oil on canvas, 90 x 210cms

In between this I painted this large painting above with I have yet to title. I’m pleased with it, but it has divided opinion in my home, with my wife Diane not liking it all. She exclaimed ‘you’ve really lost the plot with this one!’ when she saw it for the first time, which made me laugh and despair both at once. Yet another painter friend thought it ‘beautiful’ and seemed to ‘get’ what I was trying to do. I preferred her response to Diane’s (!) as for a while I did wonder whether I had found myself not seeing the woods for the trees (excuse the sad pun). Although I quite enjoyed the extreme reaction by Diane (she really didn’t like it), as my work rarely provokes this sort of feeling, I thought it was the nicest thing I’d done in ages, and couldn’t see the problem. My friends more positive reaction at least made me think I hadn’t gone completely mad. I’m keen to develop further things along this line.



oil on canvas, 100cms x 100cms

The large painting that I completed most recently at the top of this blog entry was preceded by a smaller work (above), which was painted over an existing painting. As you can see it has a lot of very expressive energy, and I’m not sure it is complete. It was painted very spontaneously. Creating this made me want to re-work the big yellow one more radically and try get some of this energy into it. In the end I found myself taking this piece one somewhere else; something more structured and done more slowly over a few sessions. Slowing down felt really important in the end, and this painting definitely marks an end for now of this period of work. I was getting to the point of feeling almost possessed with trying to reach something in the work that I just couldn’t.


Earlier I said that these paintings were originally motivated by continued feelings about my brother’s death. This feeling of trying to reach something in the work that has somehow seemed unreachable, particularly as I made more and more work with increasing frustration and almost desperation, sort of tallies with my feelings right now, almost two years to the day since he died. The work I made before and just after this seemed to have a resonance with my feelings at the time. The pain of loss and grief was much more acute at this time, and I think this is reflected in the work. Now, two years on I’m left with a feeling of so much unfinished business, and still a sense of disbelief that he is dead at 36 and is not here. It is a mixture of complex emotions and thoughts, that perhaps I was hoping the painting would help me focus on and possibly, naively it seems now, work through. Instead it has just added to my confusion and sense of loss. I feel drained and in need of a rest and a re-think.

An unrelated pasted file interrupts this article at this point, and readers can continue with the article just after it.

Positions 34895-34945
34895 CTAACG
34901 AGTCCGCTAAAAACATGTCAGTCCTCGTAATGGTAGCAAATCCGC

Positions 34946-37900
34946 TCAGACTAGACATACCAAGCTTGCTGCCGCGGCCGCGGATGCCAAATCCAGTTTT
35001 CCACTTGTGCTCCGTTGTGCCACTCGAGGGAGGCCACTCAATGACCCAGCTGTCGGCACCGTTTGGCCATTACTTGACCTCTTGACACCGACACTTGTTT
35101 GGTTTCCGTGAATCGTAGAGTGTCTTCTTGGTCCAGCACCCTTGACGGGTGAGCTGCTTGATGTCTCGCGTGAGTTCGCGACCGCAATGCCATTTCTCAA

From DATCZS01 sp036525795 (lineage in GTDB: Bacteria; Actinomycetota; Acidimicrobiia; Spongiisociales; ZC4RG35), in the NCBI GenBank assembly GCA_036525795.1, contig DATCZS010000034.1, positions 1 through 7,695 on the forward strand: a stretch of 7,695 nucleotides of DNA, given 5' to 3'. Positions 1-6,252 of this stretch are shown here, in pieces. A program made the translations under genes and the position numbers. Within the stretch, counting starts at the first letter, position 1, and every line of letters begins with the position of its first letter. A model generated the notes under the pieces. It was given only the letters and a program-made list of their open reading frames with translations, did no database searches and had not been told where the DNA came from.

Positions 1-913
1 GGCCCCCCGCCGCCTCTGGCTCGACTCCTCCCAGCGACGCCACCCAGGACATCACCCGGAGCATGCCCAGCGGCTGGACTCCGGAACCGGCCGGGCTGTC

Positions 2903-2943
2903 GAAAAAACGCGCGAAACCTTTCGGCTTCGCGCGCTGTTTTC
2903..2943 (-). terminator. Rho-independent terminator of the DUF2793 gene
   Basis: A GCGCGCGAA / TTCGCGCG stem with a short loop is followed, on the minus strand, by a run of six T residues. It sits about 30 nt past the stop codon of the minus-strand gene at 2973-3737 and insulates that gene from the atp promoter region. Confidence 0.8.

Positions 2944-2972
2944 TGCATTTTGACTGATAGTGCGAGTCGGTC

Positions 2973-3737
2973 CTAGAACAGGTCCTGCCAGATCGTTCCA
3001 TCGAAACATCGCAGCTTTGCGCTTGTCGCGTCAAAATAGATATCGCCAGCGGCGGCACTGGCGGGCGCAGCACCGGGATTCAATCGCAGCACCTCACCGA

I hope that this blog has not been too self-indulgent. I’m aware that writing about one’s own work can often be seen like this. I’m just trying to be open about the painting after a particular period of creativity. I’m now keen to draw a line under this period and move on. I also think about what I as a reader would like from this blog. Hopefully, I can convey a sense of honesty and commitment to the people who do take the time to occasionally read this..


Any comments on the work or anything else are of course always welcome…

2 comments:

Frank Hobbs said...

Do you know the work of Lois Dodd? She's an American painter now in her 80s. I think you'd find her a "kindred spirit." Thanks for your thoughts.

John Smith said...

Wonderful pictures, thanks, there's a review on pharmacy reviews about the painter. I didn't know that she was dead..